Chinese Tourism Is Likely to Go Down

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The coronavirus outbreak could significantly affect world tourism, starting with Asian countries that rely mostly on Chinese visitors, such as Japan, Thailand and Korea. However, there is also growing concern in France about the loss of this large market.

With more than 2 million visitors a year, Chinese tourism is an important market for France, especially since these Asian tourists are the ones who spend the most.

The number of Chinese visitors to France has increased in the last ten years, going from 715,000 in 2009 to over 2.2 million in 2018, according to Atout France, the organization responsible for promoting France as a tourism destination.

The figure has returned to normal since the 2015 terrorist attacks, when 2.2 million visitors were recorded, then 2 million in 2016, and 2.1 million in 2017.

Paris and its surroundings continue to be the most visited European destination by the Chinese. However, from January to November 2019, Chinese arrivals decreased by 8% compared to 2018, with just 892,000 hotel bookings, according to the National Institute of Statistics and Economic Studies (INSEE).

About 25% of Chinese visitors travel in groups, and 75% are individuals or small groups. They stay an average of 5.2 nights. Chinese tourism thus brings substantial revenues to French travel companies.

“If the Chinese represent 2.5% of the total tourists, they are even more important economically: with 4 billion euros in expenditure, they account for 7% of tourism receipts,” explains Jean-Pierre Mas, president of Entreprises du Voyage, an association of French agencies in the travel industry.

Just in Paris, Chinese visitors spent 265 million euros in 2018 on goods that are not consumed locally, such as handbags, clothing, perfumes or a simple souvenir, according to data from the Regional Chamber of Commerce.

This makes them the visitors that spend the most, ahead of the Americans (246 million euros), the Spanish (85 million) and the Japanese (78 million).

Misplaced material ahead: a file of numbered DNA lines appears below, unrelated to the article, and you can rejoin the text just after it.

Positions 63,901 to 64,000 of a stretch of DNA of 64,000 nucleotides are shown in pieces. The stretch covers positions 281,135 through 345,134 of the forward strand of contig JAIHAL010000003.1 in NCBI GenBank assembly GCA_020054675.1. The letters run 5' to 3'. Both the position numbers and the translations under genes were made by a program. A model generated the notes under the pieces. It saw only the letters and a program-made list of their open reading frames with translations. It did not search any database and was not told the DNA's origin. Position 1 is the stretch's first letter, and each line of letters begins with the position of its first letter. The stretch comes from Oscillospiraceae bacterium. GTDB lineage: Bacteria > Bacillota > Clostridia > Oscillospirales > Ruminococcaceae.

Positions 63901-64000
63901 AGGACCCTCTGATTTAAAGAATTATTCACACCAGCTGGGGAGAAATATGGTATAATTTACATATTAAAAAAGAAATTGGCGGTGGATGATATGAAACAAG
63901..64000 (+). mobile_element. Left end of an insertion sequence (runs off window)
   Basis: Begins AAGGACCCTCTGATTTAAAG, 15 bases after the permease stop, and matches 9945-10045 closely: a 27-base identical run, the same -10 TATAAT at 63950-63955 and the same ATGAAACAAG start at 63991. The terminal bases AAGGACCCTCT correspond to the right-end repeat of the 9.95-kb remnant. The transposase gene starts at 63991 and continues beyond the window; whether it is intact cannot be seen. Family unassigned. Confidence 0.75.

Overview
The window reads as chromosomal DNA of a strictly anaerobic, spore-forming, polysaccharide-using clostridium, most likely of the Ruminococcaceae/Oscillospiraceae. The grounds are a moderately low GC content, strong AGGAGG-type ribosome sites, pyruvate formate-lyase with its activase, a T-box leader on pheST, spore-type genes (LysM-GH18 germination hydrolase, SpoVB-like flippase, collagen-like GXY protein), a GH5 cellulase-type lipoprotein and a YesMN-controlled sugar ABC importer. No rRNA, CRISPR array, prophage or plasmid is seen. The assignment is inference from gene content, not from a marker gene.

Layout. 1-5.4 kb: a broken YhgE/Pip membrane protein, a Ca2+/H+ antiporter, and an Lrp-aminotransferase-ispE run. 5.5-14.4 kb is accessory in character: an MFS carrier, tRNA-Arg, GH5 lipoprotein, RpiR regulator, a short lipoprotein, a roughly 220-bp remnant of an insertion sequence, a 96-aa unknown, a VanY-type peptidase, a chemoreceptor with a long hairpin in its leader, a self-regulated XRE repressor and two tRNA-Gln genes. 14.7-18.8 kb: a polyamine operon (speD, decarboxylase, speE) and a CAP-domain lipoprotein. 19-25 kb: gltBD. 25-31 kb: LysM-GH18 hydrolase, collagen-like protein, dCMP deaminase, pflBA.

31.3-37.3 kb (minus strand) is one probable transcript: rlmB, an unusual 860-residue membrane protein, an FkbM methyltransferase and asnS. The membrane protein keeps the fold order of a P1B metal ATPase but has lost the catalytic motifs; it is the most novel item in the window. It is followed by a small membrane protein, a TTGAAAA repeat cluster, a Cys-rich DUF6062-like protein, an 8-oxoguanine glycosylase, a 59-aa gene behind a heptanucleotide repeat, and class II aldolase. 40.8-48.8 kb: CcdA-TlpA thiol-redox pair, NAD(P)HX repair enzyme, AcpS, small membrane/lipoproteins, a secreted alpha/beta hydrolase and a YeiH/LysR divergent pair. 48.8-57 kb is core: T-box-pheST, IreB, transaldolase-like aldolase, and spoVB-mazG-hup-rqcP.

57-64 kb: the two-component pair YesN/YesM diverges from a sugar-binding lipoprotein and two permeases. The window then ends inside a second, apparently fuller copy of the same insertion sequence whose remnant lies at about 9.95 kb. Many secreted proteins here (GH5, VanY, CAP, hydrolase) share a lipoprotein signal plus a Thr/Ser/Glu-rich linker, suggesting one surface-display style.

Their average expenditure (excluding transport) is 1,024 euros per stay, according to the Regional Tourism Committee (CRT), with purchases being the second most important part of expenses after accommodation.

The Chinese New Year holiday, from January 25 to February 8 is a crucial period for businesses: in 2018 and 2019, tax-free sales by Chinese tourists in that period accounted for over 10% of their total annual expenditure, recalls a spokesperson for the tax-free store Planet.

In 2019, Chinese tourism represented 32% of the value of tax-free goods in France, says Planet.

“We are in the low season at the moment, but if the situation remains – and there is a very high chance that it will last long – the economic impact will be significant, especially for the hotel and luxury sector,” says Jean-Pierre Mas.

According to Planet, during the Chinese New Year of 2019, “the number of tax exemptions for Chinese tourists in France decreased 5% compared to 2018, in particular, due to the yellow vests movement”. On this basis and in “the worst scenario for 2020, losses could be estimated at 10% in tax-free purchases in France; that is, 22 million euros.”

“This will inevitably result in a decline in Chinese tourists,” although “February is not such a crucial month,” says Christophe Decloux, general director of the CRT.

Decloux recalls that in 2003, during the SARS pandemic in Asia, “we experienced a decrease in arrivals – across all Asian markets and not just China – of 1.7 million tourists, which meant a loss of about 200 million euros in revenue”.

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